A lone man writes from a state ungovernable, just past 30 summers, no wife, no children, blood and testosterone and I'm here. I'm the typical case of someone about to burst. My blood boils, my eyes look carefully all my stigmas and throughout the morning, asleep, I took a path that, as I have done before, it is no less than a danger.
This is a dance, and these are my lyrics. I write as if something possessed my pineal gland automatically be brought to the movement of my fingers.
I am an angry man in a country filled with bloody and sores.
20:42 | Publicado por Ergô Felix Culpa | |
Creadores de la multicovereada "Final Soluion" y para muchos, la mejor banda de underground estadounidense. Pere Ubu se mantiene activa desde 1975, hasta el momento no ha variado su característico estilo, una mezcla entre el Punk y el rock psicodélico matizado en la furia de los 70s.
Pere Ubu es un estilo rockero áspero y árido, un rock hecho con mucha agudeza, bravucón y complejo de digerir para la ortodoxa escuela que clasifica las generalidades del ingenio humano llevadas al sonido.
EXPENTANCY: Post Punk/Psychedelic Rock/Experimental
FELLOW: Iggy Pop/A Riot Color/Dancing Did
En el país donde ahora corre sangre y fanatismo la bestia que se regocija en el norte del continente americano ha encontrado una zona de interés, su suministro petrolero y su ubicación estratégica justifican el subsidio económico y armamentístico norteamericano al país donde pisó un loco apodado Jesus. Ahí, en la ribera suroriental del mar Mediterráneo, está un nombre asociado al rock independiente de los años 80s, un rock obscuro, minimalista, un sonido hecho por máquinas; Intensive Care Unit (ICU).
El grupo es iconográfico del rock ochentero israelita entintado en futurismo; Siam, Baroque, ICU y Shultz son nombres de agrupaciones que nacen y mueren en Israel. Skull Trans Fracture fue el primero y único Lp hecho por ICU, banda formada por profesionales de la electrónica vigorosamente atajados por la ola Minimal Synth francesa, italiana, alemana y polaca. El disco se publica en 1983 y pertenece a las colecciones de alta matriz del Rock minimalista electrónico.
Skull Trans Fracture es un disco de culto.
EXPENTANCY: Minimal Wave/Post Punk/New Wave
FELLOW: Le Syndicat Electronique/Two/ Martial Canterel
The strange world of music from the Netherlands, his coldness, his dedication to the ends darker, experimenting with guitars resembling metal tools, batteries are bass... Low human.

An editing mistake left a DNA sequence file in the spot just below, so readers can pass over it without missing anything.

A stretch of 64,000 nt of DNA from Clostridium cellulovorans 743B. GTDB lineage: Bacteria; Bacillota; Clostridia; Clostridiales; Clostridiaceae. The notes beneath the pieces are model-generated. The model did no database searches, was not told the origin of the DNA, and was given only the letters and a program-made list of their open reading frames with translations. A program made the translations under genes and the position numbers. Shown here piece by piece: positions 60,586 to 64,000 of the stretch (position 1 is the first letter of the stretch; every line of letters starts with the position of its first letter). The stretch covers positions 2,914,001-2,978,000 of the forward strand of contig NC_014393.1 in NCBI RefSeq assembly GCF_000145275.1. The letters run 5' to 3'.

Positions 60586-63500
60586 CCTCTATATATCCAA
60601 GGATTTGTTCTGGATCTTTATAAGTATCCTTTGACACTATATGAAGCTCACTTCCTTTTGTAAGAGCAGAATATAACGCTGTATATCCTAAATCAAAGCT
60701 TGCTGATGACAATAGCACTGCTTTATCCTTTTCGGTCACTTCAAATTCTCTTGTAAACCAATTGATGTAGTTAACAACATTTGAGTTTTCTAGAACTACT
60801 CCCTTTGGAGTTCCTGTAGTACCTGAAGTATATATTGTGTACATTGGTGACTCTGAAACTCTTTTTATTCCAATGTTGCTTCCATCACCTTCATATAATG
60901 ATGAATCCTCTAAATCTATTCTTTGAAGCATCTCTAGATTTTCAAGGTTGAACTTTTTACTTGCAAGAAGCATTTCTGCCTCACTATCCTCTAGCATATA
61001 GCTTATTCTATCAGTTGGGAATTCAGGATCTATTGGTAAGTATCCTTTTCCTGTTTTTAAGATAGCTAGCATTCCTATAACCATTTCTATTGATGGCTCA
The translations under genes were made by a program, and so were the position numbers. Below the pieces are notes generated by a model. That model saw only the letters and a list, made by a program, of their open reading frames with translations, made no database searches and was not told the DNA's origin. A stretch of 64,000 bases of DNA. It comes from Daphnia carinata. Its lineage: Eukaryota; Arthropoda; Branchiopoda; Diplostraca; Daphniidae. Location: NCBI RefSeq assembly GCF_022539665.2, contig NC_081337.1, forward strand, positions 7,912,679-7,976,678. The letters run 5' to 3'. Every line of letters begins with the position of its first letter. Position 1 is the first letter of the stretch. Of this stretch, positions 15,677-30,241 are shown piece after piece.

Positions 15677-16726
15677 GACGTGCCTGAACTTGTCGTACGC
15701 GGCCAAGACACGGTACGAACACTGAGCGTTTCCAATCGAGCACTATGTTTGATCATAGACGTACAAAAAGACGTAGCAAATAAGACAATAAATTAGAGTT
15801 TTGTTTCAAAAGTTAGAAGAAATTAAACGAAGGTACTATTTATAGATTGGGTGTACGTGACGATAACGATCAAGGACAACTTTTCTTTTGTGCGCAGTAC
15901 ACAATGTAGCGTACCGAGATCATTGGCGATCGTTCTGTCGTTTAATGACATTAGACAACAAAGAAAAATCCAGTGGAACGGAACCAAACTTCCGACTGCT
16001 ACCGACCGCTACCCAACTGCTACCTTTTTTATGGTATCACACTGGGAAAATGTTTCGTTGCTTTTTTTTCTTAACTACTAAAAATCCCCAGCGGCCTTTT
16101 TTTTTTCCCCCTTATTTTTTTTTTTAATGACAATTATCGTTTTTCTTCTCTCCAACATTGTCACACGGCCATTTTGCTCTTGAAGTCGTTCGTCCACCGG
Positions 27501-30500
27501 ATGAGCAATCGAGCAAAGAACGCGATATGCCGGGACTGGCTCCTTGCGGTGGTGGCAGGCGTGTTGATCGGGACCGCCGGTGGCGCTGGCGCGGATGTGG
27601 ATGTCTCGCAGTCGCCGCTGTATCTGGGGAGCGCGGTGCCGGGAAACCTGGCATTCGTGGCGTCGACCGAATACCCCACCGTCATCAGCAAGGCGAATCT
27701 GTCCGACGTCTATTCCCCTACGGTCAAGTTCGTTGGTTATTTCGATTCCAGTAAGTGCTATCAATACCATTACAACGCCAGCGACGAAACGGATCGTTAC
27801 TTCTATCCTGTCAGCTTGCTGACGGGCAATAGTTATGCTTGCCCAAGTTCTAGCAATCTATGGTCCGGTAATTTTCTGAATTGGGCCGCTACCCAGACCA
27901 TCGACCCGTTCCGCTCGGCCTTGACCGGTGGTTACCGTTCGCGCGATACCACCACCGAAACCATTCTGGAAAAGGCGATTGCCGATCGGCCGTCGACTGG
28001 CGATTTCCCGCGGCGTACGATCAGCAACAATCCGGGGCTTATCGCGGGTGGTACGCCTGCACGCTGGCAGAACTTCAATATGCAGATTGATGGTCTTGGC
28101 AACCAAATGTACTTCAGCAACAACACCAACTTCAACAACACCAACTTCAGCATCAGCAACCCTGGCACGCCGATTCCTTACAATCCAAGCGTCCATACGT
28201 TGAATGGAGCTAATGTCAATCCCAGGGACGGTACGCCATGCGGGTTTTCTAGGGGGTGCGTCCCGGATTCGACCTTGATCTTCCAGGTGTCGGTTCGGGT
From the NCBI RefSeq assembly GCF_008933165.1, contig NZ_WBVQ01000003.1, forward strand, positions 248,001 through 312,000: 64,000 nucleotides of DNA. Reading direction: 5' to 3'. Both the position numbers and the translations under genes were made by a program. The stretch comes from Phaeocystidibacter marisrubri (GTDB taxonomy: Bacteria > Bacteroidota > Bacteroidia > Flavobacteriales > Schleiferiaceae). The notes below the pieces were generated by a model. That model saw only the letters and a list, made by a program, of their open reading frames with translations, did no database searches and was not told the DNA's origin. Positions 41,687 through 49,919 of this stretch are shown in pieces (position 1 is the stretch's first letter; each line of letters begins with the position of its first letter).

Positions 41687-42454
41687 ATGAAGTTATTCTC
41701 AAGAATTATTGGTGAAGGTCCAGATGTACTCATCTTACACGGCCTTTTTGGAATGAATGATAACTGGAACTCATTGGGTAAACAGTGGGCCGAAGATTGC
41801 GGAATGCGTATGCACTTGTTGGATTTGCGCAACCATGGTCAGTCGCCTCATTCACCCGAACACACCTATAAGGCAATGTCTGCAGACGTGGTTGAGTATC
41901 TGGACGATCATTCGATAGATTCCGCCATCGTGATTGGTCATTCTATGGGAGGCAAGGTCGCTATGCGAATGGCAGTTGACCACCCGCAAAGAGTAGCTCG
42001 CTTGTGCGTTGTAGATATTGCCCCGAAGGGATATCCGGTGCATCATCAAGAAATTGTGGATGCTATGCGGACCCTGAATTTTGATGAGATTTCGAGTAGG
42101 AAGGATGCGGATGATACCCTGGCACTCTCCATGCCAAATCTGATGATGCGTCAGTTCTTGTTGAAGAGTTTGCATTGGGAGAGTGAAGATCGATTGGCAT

Decades I've been exploring the music of different continents, saying his philosophy, their justifications, their behavior and in the Netherlands where I found the mystical sound of Underground Rock, the Rock of alley.
My Afternoons of quiet and my passion for sound, I took the group to present in this post: Bazooka. They are one of the most dense bands of eastern europe, the British band Joy Division and were founded in Manchester by the Factory Records, were left speechless at the sound almost ritualistic Post Punk / Dark Wave made by Bazooka; very violent sound but nothing garish, leaving a feeling of having been violated during a hypnosis session.
Bazooka consisted of 4 people, is the kind of groups in which the members are close to the art, science and philosophy are the kind of groups where members are very steeped in culture, for example, Hans Dekkers, lead singer was a German writer of novels, stories, poems and plays. In the late 70's and early 80's he was a member of various experimental wave groups.
In this time left for download one minialbum, publication dates from 1982 and in it are 5 songs crushing, dark, violent, Post Punx.
EXPENTANCY: Post Punk/Dark Wave/Experimental
FELLOW: PiL/Joy Division/Das Wesen
Friedrich Nietzsche died about noon on this day in 1900, age 55. He is buried beside his father at the church in Röcken bei Lützen.
The Thought of Death. It gives me a melancholy happiness to live in the midst of this confusion of streets, of necessities, of voices: how much enjoyment, impatience and desire, how much thirsty life and drunkenness of life comes to light here every moment! And yet it will soon be so still for all these shouting, lively, life- loving people! How everyone's shadow, his gloomy travelling companion stands behind him! It is always as in the last moment before the departure of an emigrant- ship: people have more than ever to say to one another, the hour presses, the ocean with its lonely silence waits impatiently behind all the noise-so greedy, so certain of its prey! And all, all, suppose that the past has been nothing, or a small matter, that the near future is everything: hence this haste, this crying, this self-deafening and self-overreaching! Everyone wants to be foremost in this future-and yet death and the stillness of death are the only things certain and common to all in this future! How strange that this sole thing that is certain and common to all, exercises almost no influence on men, and that they are the furthest from regarding themselves as the brotherhood of death! It makes me happy to see that men do not want to think at all of the idea of death! I would fain do something to make the idea of life to us to be more than friends in the sense of that sublime possibility. And so we will believe in our even a hundred times more worthy of their attention.
Ho camminato la mia vita a bordo di un treno in corsa,
disperato, affamato, ha bisogno di essere.
Mi sono perso sulla strada ...
Ora io non viaggio saper camminare.
Anche se, il mio amico, penso che non ho mai conosciuto.
Ho una grande paura della miseria,
e di essere, ora, alcune delle quali mi fa detesto.
Per oltre 30 anni sono stato un fannullone,
e nel mio girovagare mi ha trovato.
Rischia ora di capire e, si spera,